The Gossipers | Dylan Thomas #poem

Image: iStock | George Marks

I have just started reading Mrs March: A Novel by Virginia Feito. Her epigraph is the first two lines of a Dylan Thomas poem from 1932. Thomas was only 17 when he wrote this poem. It wasn’t published until after his death in Dylan Thomas: The Notebook Poems 1930-1934 edited by Ralph Maud (1989).

The Gossipers

The gossipers have lowered their voices, 
Willing words to make the rumours certain,
Suspicious hands tug at neighbouring vices,
Unthinking actions given causes
Stir their old bones behind cupboards and curtain.

Putting two and two together,
Informed by rumour and the register,
The virgins smelt out, three streets up,
A girl whose single bed held two
To make ends meet,
Found managers and widows wanting
In morals and full marriage bunting,
And other virgins in official fathers.

For all the inconvenience they make,
The trouble, devildom, and heartbreak,
The withered women win them bedfellows.
Nightly upon their wrinkled breasts
Press the old lies and the old ghosts.

George March’s latest novel is a smash hit. None could be prouder than Mrs. March, his dutiful wife, who revels in his accolades and relishes the lifestyle and status his success brings.

A creature of routine and decorum, Mrs. March lives an exquisitely controlled existence on the Upper East Side. Every morning begins the same way, with a visit to her favourite patisserie to buy a loaf of
olive bread, but her latest trip proves to be her last when she suffers an indignity from which she may never recover: an assumption by the shopkeeper that the protagonist in George March’s new book –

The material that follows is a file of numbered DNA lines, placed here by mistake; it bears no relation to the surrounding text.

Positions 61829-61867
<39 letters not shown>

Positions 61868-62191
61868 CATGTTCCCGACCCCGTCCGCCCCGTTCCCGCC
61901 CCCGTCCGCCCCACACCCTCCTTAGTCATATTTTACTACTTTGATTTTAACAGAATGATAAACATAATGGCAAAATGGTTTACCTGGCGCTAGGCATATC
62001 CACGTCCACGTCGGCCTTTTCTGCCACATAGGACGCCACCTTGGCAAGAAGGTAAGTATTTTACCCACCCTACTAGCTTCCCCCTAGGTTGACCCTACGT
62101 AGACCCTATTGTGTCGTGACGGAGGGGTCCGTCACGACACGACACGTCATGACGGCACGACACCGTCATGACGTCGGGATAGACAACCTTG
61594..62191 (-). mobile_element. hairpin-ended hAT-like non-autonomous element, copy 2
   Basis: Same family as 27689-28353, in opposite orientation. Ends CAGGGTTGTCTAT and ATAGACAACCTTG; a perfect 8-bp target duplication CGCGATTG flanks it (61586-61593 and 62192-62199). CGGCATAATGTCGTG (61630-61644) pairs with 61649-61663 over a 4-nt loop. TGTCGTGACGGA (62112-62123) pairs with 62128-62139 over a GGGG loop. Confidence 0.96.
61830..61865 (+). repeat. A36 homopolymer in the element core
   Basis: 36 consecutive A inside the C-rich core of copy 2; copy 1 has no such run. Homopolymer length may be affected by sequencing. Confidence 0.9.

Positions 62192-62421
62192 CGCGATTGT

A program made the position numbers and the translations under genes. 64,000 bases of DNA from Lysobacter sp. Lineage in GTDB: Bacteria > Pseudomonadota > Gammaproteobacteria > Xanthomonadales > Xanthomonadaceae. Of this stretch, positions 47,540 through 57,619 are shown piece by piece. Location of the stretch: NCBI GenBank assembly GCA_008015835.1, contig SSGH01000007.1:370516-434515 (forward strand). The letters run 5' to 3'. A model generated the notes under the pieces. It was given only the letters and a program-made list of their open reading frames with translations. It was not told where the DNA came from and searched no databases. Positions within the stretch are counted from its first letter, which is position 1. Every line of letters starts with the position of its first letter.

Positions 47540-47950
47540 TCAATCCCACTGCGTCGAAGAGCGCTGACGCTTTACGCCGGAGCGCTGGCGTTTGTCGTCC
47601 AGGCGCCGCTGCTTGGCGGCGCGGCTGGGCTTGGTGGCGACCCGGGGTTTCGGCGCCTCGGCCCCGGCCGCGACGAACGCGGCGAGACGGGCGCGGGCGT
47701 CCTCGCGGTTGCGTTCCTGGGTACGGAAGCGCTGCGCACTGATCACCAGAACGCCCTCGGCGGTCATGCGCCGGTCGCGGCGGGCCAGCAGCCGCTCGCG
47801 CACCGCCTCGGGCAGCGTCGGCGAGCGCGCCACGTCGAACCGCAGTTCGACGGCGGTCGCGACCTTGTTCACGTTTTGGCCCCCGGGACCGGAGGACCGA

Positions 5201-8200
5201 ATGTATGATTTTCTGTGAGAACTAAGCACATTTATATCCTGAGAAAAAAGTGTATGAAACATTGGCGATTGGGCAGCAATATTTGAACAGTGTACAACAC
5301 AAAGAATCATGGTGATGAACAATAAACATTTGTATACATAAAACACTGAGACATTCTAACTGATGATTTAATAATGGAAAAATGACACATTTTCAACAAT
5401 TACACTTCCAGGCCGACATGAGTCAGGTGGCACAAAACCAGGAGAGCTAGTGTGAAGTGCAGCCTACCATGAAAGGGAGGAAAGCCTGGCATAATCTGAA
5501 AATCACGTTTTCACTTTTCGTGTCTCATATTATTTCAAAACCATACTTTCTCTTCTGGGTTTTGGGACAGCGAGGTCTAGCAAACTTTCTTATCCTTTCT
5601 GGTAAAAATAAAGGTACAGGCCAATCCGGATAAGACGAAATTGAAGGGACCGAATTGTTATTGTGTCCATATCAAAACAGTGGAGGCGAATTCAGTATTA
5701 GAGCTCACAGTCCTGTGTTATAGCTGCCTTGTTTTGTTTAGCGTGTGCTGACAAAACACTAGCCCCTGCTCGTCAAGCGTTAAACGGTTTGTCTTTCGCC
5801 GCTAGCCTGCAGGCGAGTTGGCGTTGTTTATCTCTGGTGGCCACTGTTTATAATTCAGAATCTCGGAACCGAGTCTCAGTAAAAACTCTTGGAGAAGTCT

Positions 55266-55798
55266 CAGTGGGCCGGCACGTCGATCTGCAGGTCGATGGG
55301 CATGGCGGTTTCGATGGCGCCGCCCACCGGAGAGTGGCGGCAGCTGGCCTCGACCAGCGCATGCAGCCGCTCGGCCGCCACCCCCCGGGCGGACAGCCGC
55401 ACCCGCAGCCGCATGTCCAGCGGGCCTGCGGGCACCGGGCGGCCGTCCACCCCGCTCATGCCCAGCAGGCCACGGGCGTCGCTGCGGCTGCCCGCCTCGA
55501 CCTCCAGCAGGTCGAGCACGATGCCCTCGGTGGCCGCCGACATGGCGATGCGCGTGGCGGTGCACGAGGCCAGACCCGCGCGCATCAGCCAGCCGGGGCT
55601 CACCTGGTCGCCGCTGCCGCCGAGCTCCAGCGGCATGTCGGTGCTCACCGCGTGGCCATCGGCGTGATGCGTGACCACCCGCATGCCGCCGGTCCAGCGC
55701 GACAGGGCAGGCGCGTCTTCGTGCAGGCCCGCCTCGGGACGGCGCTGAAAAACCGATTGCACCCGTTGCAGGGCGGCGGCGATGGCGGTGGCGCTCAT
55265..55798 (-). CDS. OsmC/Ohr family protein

a pathetic sex worker, more a figure of derision than desire – is based on Mrs. March.

One casual remark robs Mrs. March not only of her beloved olive bread but of the belief that she knew everything about her husband – and herself – sending her on an increasingly paranoid journey, one
that starts within the pages of a book but may very well uncover both a killer and the long-buried secrets of Mrs. March’s past.

A razor-sharp exploration of the fragility of identity and the smothering weight of expectations.

Publisher’s blurb

This post is part of A Poem For a Thursday with Jennifer @Holds Upon Happiness.

This post was written on the traditional land of the Wangal clan, one of the 29 clans of the Eora Nation within the Sydney basin. This Reading Life acknowledges that Aboriginal and Torres Strait Islander peoples are our first storytellers.

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